Jeff Ifrah: Luck and Pluck Building an Online Gaming Practice

[Note: The following is the latest in our series of occasional contributor profiles featuring attorneys who publish their work on JD Supra. In this issue: attorney Jeff Ifrah.]

You could say it was the luck of the draw that led Washington, D.C.- based, Jeff Ifrah to develop his strengths as an advocate and counselor on legal and regulatory issues for providers of online gaming experiences (sometimes called iGaming).

Attorney Jeff Ifrah - iGaming Practice“Back in 1997, the firm I was with happened to represent an offshore provider of online gaming,” he says. “I had a colleague who had recently joined the Division of Gaming Enforcement in New Jersey and we reached out on behalf of the client to resolve a regulatory issue successfully.”

The work was among the first-ever regulatory cases addressing online gaming at a time when the industry was brand new, especially in the United States. Since that first matter, Ifrah has continued to develop his practice and has represented online gaming providers in regulated states like New Jersey, Nevada, Delaware and Illinois. The work, especially its litigation side, has led Ifrah and his colleagues at Ifrah PLLC to handle most of the relevant legal issues for iGaming clients.

Ifrah points out that many attacks on iGaming companies rise out of unclear regulatory environments and dissatisfied customers. Defending iGaming clients against both government and consumer plaintiffs has become a strong part of his litigation skillset. The fact that the industry is regulated through a patchwork of state laws makes it a complex and fluid legal environment.

A number of recent court decisions and settlements regarding online poker gaming have provided a more stable set of legal precedents that may benefit iGaming providers and players, Ifrah says. The Department of Justice ruling that the Wire Act does not cover online gaming activities unrelated to a sporting event or contest has cleared some federal obstacles.

Because the courts have ruled that states have a sovereign right to control the online gaming conducted by players within their borders, the legal issues facing the industry will play out largely at the state level. Ifrah expects continuing pressure from regulators and customers claiming they were harmed in some way. Anti-trust actions by smaller entrants in the industry as well as fraud claims by unhappy players are two issues that regularly beset the industry leaders.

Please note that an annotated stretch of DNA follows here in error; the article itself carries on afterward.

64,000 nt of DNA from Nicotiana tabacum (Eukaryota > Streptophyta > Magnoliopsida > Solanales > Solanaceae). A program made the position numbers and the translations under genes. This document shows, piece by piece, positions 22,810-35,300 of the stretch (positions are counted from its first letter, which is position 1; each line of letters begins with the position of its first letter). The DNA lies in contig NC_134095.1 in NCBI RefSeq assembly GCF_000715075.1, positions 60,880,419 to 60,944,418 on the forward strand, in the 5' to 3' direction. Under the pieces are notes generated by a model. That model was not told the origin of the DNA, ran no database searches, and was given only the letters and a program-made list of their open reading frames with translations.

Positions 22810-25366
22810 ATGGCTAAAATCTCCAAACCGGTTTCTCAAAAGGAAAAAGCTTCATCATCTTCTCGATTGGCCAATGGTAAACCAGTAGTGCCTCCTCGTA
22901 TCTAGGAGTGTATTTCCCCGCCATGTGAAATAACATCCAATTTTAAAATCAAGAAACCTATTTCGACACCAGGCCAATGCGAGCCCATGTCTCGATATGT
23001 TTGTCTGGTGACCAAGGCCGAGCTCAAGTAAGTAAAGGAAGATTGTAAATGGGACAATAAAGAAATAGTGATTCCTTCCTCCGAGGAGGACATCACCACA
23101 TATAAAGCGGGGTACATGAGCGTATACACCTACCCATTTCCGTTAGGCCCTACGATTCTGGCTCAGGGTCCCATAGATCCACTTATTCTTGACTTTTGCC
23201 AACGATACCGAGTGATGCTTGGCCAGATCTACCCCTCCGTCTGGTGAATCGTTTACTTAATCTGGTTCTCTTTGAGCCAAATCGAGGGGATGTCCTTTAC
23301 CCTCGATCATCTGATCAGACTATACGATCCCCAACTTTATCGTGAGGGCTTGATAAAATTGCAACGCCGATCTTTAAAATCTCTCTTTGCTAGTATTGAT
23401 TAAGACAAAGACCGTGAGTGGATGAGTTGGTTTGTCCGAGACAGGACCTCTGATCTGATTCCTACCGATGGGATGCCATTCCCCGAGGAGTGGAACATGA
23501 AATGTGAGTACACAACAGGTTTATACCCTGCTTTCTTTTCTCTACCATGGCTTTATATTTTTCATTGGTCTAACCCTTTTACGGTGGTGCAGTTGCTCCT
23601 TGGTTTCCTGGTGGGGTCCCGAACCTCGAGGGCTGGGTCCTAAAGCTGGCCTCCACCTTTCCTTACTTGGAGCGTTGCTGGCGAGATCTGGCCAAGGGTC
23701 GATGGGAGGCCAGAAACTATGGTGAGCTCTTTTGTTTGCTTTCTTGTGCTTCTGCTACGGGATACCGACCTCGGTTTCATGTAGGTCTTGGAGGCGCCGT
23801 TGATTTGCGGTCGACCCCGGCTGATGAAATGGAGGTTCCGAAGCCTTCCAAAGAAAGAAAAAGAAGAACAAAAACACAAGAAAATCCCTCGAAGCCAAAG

An upcoming movie with Justin Timberlake and Ben Affleck will illustrate one kind of suspicion among some players: that “bots” – hidden automated tracking programs implanted by super users that enable spying on the cards of other online poker players – skew game odds in favor of one player. Currently slated for a September 2013 release, “Runner, Runner” is a thriller that turns on the tension between an offshore gaming operator and his protégé. Ifrah notes that these suspicions are usually unfounded and difficult to prosecute.

“Defending my clients in court often involves being adept at the motion to dismiss,” he says. A successful dismissal relies on clarifying for the court the lack of specificity present in most complaints, a strategy facilitated by the fact that he has been practicing in the online gaming area for over fifteen years.

Ifrah has been sought out and recognized for his significant skills in the industry. He currently serves on the editorial board for World Online Gambling Law Report. He was named to Gaming Intelligence Magazine’s Hot 50 List last year. Chambers USA Guide lists him as one of America’s leading lawyers in litigation in the areas of White Collar Crime and Government Investigations.

Ifrah hears some conversations across the country proposing interstate gaming compacts, which might involve states with existing regulatory operations incorporating online gaming to extend their services and oversight to states who want to open their markets and reap the tax revenue. He isn’t willing to bet on this development, citing the self-interest of most states in expanding their own bureaucracies.

“States are now looking at online gaming as a revenue source, especially the ones that already have regulatory structures for physical gaming operations,” Ifrah reports. He cites New Jersey as a state with recently enacted laws that will allow the state budget to benefit from significant tax benefits from iGaming activity. Ifrah helps his clients find lobbyists in these states who can make the case that opening markets can offset the decline in other state revenues.

Despite the resistance of bricks and mortar casinos who fear losing players to online gaming, Ifrah expects markets to steadily expand to include iGaming because consumers want to participate in this entertainment virtually, just as they have moved to consuming books, movies and television through online sources. Chances are that this bodes well for his clients and for him.

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